When You Can’t Be With Your Kids: A Guide for Nurses to Get Through the Holidays

When You Can’t Be With Your Kids: A Guide for Nurses to Get Through the Holidays

Payton Sy, RN, BSN Payton Sy, RN, BSN
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There’s no way around it.

Nurses that work traditional bedside roles know that the holidays are a tumultuous time for staffing. Along with being the peak of flu season with sick days and call-outs, there’s also vacation time and a holiday rotation at play. So, many go into the season knowing they’re working holidays as a nurse, but others are forced with mandatory overtime or lured in with shift bonuses.

Either way, working holidays as a nurse likely isn’t your idea of a good time. Fortunately, there are ways to make it bearable, and even enjoyable.

Set The Scene For Your Kids

If you have family at home that will be enjoying the holiday without you, don’t feel like you can’t participate in the season. Here are some ways to make it feel like you didn’t miss out.

Move the Celebration

Especially with young kids, it doesn’t hurt to move the holiday. Many nurses move their family Christmas to the 23rd or the 26th, and then the 25th becomes a regular day, with nothing for you to miss out on.

Build Anticipation

If you can’t be there on the holiday itself, try to sprinkle some family traditions and outings throughout the weeks leading up to it. Always donate toys to a charity? Do a family gift exchange? Visit a local wintertime fair? Pencil those activities into your calendar so no family traditions go missing this year just because you’re working.

Plan Ahead

Some family members may have a hard time coping with the fact that you’re working holidays as a nurse. Set them up for success by letting them know as soon as possible that the holidays will look a little different this year, but that you’ll still participate in all your usual traditions.

Create a Festive Work Environment

Now that things with your family have been squared away, don’t forget to take care of yourself. You deserve to enjoy the holidays just as much as everyone else. With a small amount of preparation, you and your co-workers can get into the holiday spirit.

● Do a co-worker gift exchange or Secret Santa event

● Print a few extra family holiday cards and give them to your co-workers

● Ask for an area in the break room for everyone to put holiday cards

● Do a potluck, and have everyone bring their favorite nostalgic holiday dish

● Wear festive scrubs, socks, or holiday decor (headband, badge reel, jacket, etc.)

● Play holiday music in the break room or quietly at the nurse’s station

● Have a holiday movie playing in the break room

● Set up a hot chocolate stand in the break room with a hot chocolate maker, marshmallows, whipped cream, peppermint, and chocolates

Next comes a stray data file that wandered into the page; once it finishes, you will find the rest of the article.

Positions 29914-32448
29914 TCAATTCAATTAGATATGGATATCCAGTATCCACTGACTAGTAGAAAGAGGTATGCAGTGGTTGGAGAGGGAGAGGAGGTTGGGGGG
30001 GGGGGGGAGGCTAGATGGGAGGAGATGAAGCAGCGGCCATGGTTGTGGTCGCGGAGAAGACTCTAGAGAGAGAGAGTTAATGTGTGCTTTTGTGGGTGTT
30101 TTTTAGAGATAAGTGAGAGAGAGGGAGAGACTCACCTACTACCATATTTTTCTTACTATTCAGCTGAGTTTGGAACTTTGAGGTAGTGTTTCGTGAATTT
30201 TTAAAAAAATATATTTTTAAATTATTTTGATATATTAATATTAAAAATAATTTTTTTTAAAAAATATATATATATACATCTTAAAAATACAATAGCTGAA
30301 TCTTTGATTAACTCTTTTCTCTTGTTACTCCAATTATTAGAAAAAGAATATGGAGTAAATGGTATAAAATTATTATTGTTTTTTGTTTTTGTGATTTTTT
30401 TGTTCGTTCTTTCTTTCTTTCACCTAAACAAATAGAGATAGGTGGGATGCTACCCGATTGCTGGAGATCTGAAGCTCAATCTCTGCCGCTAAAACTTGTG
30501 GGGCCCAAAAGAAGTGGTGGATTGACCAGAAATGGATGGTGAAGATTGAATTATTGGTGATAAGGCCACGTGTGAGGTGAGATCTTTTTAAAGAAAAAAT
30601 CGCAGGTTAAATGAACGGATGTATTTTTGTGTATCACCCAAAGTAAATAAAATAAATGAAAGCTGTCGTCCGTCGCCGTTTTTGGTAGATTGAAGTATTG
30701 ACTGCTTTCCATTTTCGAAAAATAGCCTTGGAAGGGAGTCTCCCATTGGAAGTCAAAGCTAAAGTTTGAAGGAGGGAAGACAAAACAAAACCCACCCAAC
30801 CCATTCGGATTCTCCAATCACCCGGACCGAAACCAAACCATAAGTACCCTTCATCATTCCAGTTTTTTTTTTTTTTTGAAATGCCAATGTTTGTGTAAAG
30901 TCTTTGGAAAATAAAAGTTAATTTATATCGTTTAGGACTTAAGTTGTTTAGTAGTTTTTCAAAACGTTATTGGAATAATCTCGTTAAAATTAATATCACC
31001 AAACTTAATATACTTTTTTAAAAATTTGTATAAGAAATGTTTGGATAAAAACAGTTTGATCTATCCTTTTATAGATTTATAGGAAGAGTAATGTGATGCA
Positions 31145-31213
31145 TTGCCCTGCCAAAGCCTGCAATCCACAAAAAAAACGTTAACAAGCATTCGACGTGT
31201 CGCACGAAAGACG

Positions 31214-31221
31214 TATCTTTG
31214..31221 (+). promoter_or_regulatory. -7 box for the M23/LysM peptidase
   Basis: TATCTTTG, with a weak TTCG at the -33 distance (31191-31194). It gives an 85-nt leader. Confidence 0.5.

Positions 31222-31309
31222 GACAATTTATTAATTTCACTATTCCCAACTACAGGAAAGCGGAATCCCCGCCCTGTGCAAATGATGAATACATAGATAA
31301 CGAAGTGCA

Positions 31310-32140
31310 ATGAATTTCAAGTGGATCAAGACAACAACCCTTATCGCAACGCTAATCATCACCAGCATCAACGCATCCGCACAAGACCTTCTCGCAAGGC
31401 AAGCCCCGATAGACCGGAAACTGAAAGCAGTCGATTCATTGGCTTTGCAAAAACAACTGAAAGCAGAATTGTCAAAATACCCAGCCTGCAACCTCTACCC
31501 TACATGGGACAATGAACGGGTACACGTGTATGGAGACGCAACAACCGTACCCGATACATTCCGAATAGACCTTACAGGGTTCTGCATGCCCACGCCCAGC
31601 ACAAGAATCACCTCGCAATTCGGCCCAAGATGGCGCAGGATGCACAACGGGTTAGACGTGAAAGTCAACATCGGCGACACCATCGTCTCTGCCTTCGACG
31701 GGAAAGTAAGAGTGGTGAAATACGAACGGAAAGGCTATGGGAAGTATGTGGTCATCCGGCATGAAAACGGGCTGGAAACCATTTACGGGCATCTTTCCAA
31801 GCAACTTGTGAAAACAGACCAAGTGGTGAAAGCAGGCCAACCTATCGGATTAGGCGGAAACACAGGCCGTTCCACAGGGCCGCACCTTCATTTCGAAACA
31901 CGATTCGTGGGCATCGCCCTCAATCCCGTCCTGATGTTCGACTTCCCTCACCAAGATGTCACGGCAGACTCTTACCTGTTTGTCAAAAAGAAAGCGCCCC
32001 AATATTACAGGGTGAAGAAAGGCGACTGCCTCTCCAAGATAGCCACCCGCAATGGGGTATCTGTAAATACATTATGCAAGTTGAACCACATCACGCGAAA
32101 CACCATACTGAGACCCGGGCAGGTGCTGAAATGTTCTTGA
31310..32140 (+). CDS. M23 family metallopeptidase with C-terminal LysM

● Bring small gifts for your co-workers (badge clip, socks, lip gloss, lotion, hand sanitizer, candy, etc.)

● Write thank you cards to co-workers you have appreciated this year, or to your patients if you work in a long-term care setting

Handling the Emotions

As delightful as the holidays can be, it doesn’t come without emotion. Between family drama, processing memories, and weather changes, you aren’t alone if the season is a struggle for you. Don’t give yourself the additional burden of feeling guilty for working holidays as a nurse.

Remember Your Motivation

Try keeping a mantra in mind about why you’re working holidays as a nurse to keep you grounded if negative thoughts creep in.

● “This holiday bonus will help me pay for my daughter’s dance lessons next year”

● “The overtime will be enough to fix our car”

● “If I work this holiday, I can finally have next holiday off for that big family reunion”

● “Working this holiday allows me to keep this job and keep getting my hours”

● “I’m here to help my patients today”

Use Your Motivation

There’s always next year. If after some reflection, you feel that working holidays as a nurse was challenging, use that as motivation to improve your situation for next year. That may mean collaborating with a co-worker to switch a few shifts around, or even getting a new job.

Key Takeaways

Thousands of nurses work holidays, so you aren’t alone. Don’t hesitate to reach out to your co-workers or other nurses in the community to ask for advice on how they cope with working holidays as a nurse. By setting yourself, your family, and your workplace up for success, the holidays can still be a wonderful time.

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Happy holidays!

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